One of Bakari’s first chores was to call for, after almost four decades, a formal investigation of the Orangeburg Massacre. As Rep. Sellers, he sponsored a joint resolution that was introduced in the House of Representatives on March 29, 2007 to create a committee to review the events of that day and report to the General Assembly and the governor. Unlike his African-American contemporaries who have fled the poverty and lingering racism of rural, black South Carolina, Bakari, a 2005 graduate of Morehouse College, chose to stay home and “be part of something larger than me.” That value, he readily admitted, was a key component in his unusual upbringing. For, in addition to his mother and father, his mentors were some of America’s most prominent civil rights leaders.

Here is an interesting interview with Sellers:

Bakari Sellers interviewed by Julian Bond: Explorations in Black Leadership Series

So let us have a moment of silence here today   For those who died, and for those who will carry the struggle forward.

Those who forget are doomed to repeat.

We must ensure that we remember.

cross posted from Black Kos


  1. DeniseVelez

    people know this history.  I guess I made assumptions – because it is so much a part of my own life.

    It has made me think  that there has got to be a better way to teach this, and all the other lost histories, that didn’t happen so very long ago.  

  2. Kysen

    I grew up near Charleston, SC…and today was the first time in my 40 plus years that I have heard of the shameful incident.

    It is sad how many such horrors have been buried by time….recent time….when they should be thrown into the light and learned from.

    Thank you for being one of my Moose Teachers, Dee.

  3. HappyinVT

    Growing up in Ohio I had heard about Kent State; one of my history teachers had been a friend of Sandy Scheuer.

    I had only heard of Orangeburg in a vague sense so I thank you for posting this here.

  4. Shaun Appleby

    Just found out, incidentally, that Darrel Issa (CA-49), the new Chairman of the Committee on Oversight and Government Reform, joined the ROTC at Kent State University in 1972, the year after the deaths of four students there at the hands of our own National Guard.  Don’t know about you but that raises some red flags with me.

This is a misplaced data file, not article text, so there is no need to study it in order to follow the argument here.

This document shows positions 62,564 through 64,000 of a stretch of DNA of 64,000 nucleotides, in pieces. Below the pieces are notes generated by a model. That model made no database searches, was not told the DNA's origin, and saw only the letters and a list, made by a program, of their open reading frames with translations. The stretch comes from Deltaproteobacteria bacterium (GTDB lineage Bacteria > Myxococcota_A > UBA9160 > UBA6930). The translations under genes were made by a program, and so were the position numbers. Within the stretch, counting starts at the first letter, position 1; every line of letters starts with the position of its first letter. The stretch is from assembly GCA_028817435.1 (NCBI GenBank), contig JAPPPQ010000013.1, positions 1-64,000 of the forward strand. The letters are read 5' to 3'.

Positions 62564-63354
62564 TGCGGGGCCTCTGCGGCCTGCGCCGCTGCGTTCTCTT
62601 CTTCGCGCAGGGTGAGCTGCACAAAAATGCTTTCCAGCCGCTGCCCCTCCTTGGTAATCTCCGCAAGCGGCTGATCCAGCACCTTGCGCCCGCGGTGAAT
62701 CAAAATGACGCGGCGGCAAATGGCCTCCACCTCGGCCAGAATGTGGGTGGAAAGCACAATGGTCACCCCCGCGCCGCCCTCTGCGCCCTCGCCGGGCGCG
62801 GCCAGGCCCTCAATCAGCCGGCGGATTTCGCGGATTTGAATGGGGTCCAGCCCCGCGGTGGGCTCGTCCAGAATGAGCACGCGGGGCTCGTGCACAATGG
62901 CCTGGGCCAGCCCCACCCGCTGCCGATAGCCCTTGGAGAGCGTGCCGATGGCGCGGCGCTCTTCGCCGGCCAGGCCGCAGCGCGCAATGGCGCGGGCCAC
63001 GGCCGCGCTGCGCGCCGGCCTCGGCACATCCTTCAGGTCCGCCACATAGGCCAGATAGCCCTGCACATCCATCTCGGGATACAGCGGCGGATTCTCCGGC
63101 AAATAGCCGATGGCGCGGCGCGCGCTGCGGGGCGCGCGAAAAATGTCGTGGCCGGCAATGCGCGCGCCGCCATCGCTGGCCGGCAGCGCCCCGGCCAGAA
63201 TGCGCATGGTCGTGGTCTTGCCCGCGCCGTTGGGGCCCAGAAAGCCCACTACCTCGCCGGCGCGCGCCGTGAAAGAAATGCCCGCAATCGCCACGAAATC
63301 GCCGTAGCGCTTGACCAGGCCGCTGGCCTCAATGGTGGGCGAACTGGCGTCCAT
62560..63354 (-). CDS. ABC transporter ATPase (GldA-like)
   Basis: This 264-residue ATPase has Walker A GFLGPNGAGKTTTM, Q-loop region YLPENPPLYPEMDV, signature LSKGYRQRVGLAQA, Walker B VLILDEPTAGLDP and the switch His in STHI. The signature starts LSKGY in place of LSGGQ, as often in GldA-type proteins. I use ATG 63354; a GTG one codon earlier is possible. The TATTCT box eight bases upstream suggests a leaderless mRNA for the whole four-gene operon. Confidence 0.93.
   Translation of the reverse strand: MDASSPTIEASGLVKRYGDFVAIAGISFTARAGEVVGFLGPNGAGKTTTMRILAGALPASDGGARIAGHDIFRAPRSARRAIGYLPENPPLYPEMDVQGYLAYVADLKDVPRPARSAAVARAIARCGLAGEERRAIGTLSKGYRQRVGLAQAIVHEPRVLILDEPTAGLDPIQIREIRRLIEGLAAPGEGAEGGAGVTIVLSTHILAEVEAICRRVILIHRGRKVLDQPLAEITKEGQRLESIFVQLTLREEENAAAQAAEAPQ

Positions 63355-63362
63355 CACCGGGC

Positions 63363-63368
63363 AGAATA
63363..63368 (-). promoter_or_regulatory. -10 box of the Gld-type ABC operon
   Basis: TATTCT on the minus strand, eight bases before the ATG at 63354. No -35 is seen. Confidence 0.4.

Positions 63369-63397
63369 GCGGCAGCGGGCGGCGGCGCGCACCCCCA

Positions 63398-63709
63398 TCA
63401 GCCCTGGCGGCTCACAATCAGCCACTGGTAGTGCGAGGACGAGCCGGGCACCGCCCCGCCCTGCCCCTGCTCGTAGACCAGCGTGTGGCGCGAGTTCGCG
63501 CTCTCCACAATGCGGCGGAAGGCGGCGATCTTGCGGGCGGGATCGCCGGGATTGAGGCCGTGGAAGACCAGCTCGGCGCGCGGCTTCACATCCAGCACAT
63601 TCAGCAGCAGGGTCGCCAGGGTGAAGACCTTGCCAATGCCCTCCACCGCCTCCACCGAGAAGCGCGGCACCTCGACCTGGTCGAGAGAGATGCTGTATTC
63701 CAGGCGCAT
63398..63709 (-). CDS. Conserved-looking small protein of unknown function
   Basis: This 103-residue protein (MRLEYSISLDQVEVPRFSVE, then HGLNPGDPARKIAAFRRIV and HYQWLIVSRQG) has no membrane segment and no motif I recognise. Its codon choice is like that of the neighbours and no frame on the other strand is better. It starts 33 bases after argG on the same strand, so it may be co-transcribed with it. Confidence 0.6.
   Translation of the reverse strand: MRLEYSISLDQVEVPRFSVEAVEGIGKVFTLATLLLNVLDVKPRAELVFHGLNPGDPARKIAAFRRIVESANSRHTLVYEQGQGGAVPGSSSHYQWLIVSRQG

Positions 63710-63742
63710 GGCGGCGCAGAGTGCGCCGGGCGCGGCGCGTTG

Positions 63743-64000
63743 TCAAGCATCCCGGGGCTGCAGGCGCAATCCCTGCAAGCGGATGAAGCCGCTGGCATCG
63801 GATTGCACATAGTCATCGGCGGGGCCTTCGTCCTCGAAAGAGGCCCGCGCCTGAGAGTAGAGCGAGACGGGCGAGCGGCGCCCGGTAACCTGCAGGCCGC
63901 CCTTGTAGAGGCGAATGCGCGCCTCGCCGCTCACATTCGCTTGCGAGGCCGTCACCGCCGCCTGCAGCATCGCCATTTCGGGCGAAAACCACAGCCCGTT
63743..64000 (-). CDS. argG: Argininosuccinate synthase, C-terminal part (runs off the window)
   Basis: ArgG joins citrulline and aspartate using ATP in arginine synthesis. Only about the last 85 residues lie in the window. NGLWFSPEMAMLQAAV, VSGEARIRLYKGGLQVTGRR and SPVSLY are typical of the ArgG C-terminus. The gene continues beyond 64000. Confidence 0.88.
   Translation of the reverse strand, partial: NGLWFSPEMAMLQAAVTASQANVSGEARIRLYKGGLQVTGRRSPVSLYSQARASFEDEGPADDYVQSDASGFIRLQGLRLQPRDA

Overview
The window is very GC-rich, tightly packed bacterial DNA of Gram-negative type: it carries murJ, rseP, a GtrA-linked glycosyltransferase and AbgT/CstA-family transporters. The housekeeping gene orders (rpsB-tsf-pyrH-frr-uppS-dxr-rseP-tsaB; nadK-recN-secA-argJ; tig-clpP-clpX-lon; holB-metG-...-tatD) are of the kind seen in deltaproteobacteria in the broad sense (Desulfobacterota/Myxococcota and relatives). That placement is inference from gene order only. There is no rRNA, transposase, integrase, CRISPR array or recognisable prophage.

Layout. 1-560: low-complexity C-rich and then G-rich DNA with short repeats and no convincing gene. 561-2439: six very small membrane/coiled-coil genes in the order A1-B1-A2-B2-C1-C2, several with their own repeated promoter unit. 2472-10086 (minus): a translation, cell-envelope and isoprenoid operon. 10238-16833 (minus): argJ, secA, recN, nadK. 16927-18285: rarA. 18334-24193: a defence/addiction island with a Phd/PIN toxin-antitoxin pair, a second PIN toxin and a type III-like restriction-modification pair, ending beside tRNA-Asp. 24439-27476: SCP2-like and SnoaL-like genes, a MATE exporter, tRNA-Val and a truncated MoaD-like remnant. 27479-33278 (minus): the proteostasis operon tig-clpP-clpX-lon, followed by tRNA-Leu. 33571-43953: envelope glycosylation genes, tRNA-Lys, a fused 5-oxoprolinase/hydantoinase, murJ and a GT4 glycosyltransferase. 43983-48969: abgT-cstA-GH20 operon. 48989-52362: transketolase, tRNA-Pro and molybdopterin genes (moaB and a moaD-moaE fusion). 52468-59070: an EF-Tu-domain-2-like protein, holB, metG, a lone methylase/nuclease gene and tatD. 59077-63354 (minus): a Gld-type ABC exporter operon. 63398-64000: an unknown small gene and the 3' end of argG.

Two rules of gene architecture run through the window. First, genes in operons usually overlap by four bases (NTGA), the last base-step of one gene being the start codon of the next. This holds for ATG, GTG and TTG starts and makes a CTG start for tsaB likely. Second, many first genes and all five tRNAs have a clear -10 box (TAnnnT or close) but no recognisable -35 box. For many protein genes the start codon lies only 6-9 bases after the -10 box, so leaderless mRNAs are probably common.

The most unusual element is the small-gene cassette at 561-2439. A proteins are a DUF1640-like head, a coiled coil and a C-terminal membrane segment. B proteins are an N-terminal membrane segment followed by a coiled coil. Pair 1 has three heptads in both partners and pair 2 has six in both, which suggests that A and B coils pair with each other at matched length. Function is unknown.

5. sricki

    And how horrific that I’ve never before heard of it.

    Appalling, yet easily believable. Not only was it covered up, but down here we’re not always great about ensuring accurate representation of historical events when it comes to racism.

    Thank you for casting some light on this. It is something which should be remembered.

  6. God, I remember so much from that year. I was already paying a lot of attention to the news when this happened, because I had friends in Czechoslovakia. I buried two friends around that time. They were shipped home from Viet Nam in body bags. The Tet Offensive was raging when the Orangeburg Massacre occurred. That’s probably why I didn’t pay a lot of attention to it at the time. The media made it look like the cops were defending themselves. I wasn’t really very trusting of the government at the time, still aren’t, but I had no proof that things didn’t happen the way they claimed. However, it became clear there was something wrong with the official story when Sellers was released from prison after only a few months.

    1968 was probably the most eventful year of my life, historically speaking. People who weren’t around then might find this list interesting. This country and the world went through a lot of turmoil that year. The 60’s were a lot more than drugs, rock-n-roll, and free love.

  7. HappyinVT

     on the ground I have to pause and just wonder at the inhumanity of those standing above him.  I truly don’t get that kind of hate or indifference.  I just don’t.

  8. jsfox

    from ’68 this is not one of them. Then again at the time there were a lot of things of which I wasn’t aware. I was in my first year of college coming from a very white privileged prep school background to a very white privileged college in Central Florida. I was only beginning to come out my social and political stupor.  

  9. Nag

    Thanks for this, Denise. I was a freshman in high school at the time and don’t remember this at all. I remember Kent State quite clearly. We have a responsibility to point to this incident and try to prevent it from ever happening again.

    The sad part is that those very attitudes that never seem to loose their potency can be seen proudly displayed in the republican’s extremist tea party wing.


  10. creamer

    I was 10 at the time, and while I remember the smoke rising over Grand Rapids that summer and Walter Conkrite talking about Tet, the assasinations. What an ugly miserable year. So while I’m not surprised I missed it at 10, I am suprised I had not heard of it until now.

    Thanks Denise, my young son’s will learn of this.